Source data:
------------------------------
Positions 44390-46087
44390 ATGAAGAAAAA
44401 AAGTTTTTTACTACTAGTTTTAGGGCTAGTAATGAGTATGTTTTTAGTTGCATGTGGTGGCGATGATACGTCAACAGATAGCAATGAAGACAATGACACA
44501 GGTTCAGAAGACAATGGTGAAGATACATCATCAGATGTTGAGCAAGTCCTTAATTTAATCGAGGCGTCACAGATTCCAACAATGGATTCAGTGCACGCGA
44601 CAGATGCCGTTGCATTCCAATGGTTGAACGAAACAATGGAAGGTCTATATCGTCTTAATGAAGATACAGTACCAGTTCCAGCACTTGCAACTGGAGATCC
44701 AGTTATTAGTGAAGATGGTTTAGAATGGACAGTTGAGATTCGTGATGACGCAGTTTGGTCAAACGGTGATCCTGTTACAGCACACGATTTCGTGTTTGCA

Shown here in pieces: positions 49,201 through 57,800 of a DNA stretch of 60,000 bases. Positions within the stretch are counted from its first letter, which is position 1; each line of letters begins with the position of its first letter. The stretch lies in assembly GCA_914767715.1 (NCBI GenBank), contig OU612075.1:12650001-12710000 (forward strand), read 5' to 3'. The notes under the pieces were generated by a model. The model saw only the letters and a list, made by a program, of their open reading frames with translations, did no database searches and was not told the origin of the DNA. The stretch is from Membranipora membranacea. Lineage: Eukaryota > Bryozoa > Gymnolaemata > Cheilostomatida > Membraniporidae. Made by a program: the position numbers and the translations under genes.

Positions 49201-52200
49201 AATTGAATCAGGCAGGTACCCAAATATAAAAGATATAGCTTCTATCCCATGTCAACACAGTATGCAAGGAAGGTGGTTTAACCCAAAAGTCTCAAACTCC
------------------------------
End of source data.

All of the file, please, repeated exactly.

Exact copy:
Positions 44390-46087
44390 ATGAAGAAAAA
44401 AAGTTTTTTACTACTAGTTTTAGGGCTAGTAATGAGTATGTTTTTAGTTGCATGTGGTGGCGATGATACGTCAACAGATAGCAATGAAGACAATGACACA
44501 GGTTCAGAAGACAATGGTGAAGATACATCATCAGATGTTGAGCAAGTCCTTAATTTAATCGAGGCGTCACAGATTCCAACAATGGATTCAGTGCACGCGA
44601 CAGATGCCGTTGCATTCCAATGGTTGAACGAAACAATGGAAGGTCTATATCGTCTTAATGAAGATACAGTACCAGTTCCAGCACTTGCAACTGGAGATCC
44701 AGTTATTAGTGAAGATGGTTTAGAATGGACAGTTGAGATTCGTGATGACGCAGTTTGGTCAAACGGTGATCCTGTTACAGCACACGATTTCGTGTTTGCA

Shown here in pieces: positions 49,201 through 57,800 of a DNA stretch of 60,000 bases. Positions within the stretch are counted from its first letter, which is position 1; each line of letters begins with the position of its first letter. The stretch lies in assembly GCA_914767715.1 (NCBI GenBank), contig OU612075.1:12650001-12710000 (forward strand), read 5' to 3'. The notes under the pieces were generated by a model. The model saw only the letters and a list, made by a program, of their open reading frames with translations, did no database searches and was not told the origin of the DNA. The stretch is from Membranipora membranacea. Lineage: Eukaryota > Bryozoa > Gymnolaemata > Cheilostomatida > Membraniporidae. Made by a program: the position numbers and the translations under genes.

Positions 49201-52200
49201 AATTGAATCAGGCAGGTACCCAAATATAAAAGATATAGCTTCTATCCCATGTCAACACAGTATGCAAGGAAGGTGGTTTAACCCAAAAGTCTCAAACTCC